Red Rush Athlete Jedidiah Snelson learned hard work, determination, and discipline growing up on a farm in Buhl, Idaho. As a child, he loathed the mind-numbing repetition of the hard and thankless chores, but as an adult he appreciates the values that the life agrarian had instilled in him. These values helped shape the man he would become, a man who climbed to prominence in the Motocross world, became famous for training champions and not only survived a devastating, life-altering accident, but rose above it.
Jed Snelson knew he would never be the fastest dirt bike racer in the world because most Motocross/ Supercross racers begin their training while still in short pants. (The difference between the two types of races are based on how the courses are created and when they are raced. Supercross is indoors and starts the season. Motocross is outdoors and comes second). Snelson began his obsession with the sport, riding around a homemade track on his Idaho farm in his teens, a veritable silverback from a scouting standpoint. Not to be deterred, Snelson focused on fitness. To the untrained eye, Motocross doesn’t seem like a physically demanding activity, but studies have shown that the cardiovascular demands of Motocross athletes are higher than those of professional road cyclists racing on a similar course. Snelson compares the strain of racing Motocross to doing weighted front squats while your legs are being disrupted by electroshocks.
And soon Snelson made a name for himself among the professionals as an endurance rider. The races are usually composed of two rounds lasting over thirty minutes each. In basketball or soccer, you might be able to rely on your team to catch a breath, or if you’re a cyclist or rower, you’re doing one repetitive motion over and over again and can train for that. Motocross is infinitely varied. The rider has to adjust and adapt to every curve, every bump while being buffeted and jarred with no rest. While the other racers faltered in the second round, Snelson’s superior fitness allowed him to excel and win.
When one of Snelson’s colleagues, Jake Weimer, received a “factory deal,” the sponsors told Weimer that he needed to hire a personal trainer, and so he hired Snelson. Weimer found a lot of success after making that decision and podiumed several times during his breakout, big-league season, even winning one of the larger races. Snelson soon gained renown as an elite conditioning coach. If an up-and-coming junior racer was almost old enough to go pro, Jedidiah Snelson was the person they wanted to see about proper fitness and conditioning. Snelson’s training focused on strength, balance and reflexes. The riders could feel confident and secure, able to move fluidly with the flow of the bike to improve their overall speed. Snelson had his students stand on fitness balls, swinging kettlebells, or passing weighted medicine balls back and forth to get riders used to having to apply strength and move rapidly while maintaining perfect balance.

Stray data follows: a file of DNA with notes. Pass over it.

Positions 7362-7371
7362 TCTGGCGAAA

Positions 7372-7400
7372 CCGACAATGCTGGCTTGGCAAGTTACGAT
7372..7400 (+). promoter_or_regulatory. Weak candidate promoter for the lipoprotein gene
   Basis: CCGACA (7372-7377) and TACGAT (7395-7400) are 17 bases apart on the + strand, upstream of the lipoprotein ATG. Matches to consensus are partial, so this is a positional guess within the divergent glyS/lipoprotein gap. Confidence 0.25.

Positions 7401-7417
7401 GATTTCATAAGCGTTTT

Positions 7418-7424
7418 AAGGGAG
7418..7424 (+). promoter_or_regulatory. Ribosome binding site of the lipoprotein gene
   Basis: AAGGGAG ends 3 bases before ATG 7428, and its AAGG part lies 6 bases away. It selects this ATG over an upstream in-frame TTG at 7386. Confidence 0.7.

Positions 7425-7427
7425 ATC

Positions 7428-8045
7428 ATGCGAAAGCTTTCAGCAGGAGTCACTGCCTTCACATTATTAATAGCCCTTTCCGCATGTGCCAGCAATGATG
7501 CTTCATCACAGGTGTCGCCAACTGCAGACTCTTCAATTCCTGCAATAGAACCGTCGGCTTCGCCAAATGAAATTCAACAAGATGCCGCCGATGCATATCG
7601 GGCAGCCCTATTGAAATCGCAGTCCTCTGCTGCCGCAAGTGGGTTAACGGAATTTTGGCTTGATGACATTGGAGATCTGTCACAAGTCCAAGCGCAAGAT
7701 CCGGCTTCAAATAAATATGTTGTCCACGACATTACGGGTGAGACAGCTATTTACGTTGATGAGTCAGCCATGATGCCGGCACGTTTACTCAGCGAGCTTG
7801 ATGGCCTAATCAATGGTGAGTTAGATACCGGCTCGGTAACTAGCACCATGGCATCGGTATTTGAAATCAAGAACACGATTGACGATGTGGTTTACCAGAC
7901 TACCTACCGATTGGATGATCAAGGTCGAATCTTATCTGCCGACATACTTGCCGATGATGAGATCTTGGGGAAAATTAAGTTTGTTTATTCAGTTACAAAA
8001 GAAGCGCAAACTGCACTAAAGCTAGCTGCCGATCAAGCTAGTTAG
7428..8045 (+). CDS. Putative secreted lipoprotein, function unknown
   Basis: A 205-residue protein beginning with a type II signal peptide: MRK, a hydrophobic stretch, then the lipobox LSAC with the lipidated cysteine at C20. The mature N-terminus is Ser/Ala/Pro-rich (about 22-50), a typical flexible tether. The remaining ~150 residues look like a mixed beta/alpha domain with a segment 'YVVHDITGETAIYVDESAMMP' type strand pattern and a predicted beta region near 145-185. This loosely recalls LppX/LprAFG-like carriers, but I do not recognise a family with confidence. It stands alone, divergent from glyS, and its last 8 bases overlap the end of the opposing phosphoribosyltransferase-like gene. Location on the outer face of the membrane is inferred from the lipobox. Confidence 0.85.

Snelson eventually retired from the fast-paced life of a professional Motocross trainer and moved back to Idaho with his wife and daughter, but began racing in the Idaho Vet Class for fun, even picking up a couple of regional titles last year. After a long winter, the first scheduled race took place on a sand track. On a chilly 27-degree F morning, a dozer came out and disked up the steep-graded, downhill course. The race began. Jedidiah came around a corner and hit a patch of soft sand thatsent him off the racetrack and down the side of a hill. He didn’t panic. He maneuvered his bike, attempting to coast to safety, but at the bottom, he hit a large frozen divot at 35 miles per hour and was thrown over the handlebars, landing forty feet away face first on the icy ground, his helmet crushed. The force of the impact caused his heels to collide with the back of his head. He rag-dolled for another thirty feet and was knocked out for over a minute. Snelson’s spine and shoulder were dislocated; his sternum, four ribs and spine were fractured. His lung was punctured and when his left hip dislocated, it sheared off the top of his left femur. He would never walk again.
Put in a position that would break so many of us, Jed Snelson, always stronger in the second round, drew strength to strive and thrive from the perspective he learned during his bucolic upbringing and his faith and trust in God. Ten months after the accident, Snelson applied and was accepted into Red Rush Athlete program. He says AIM’s Red Rush™ helps with his circulation which has been affected negatively by his injuries. He’s currently training to become a downhill cyclist. (His bike will be a customized model with hand pedals). He’s also a motivational speaker, sharing his story with those who may be able to draw strength and hope from his experiences.
Read the extended interview here: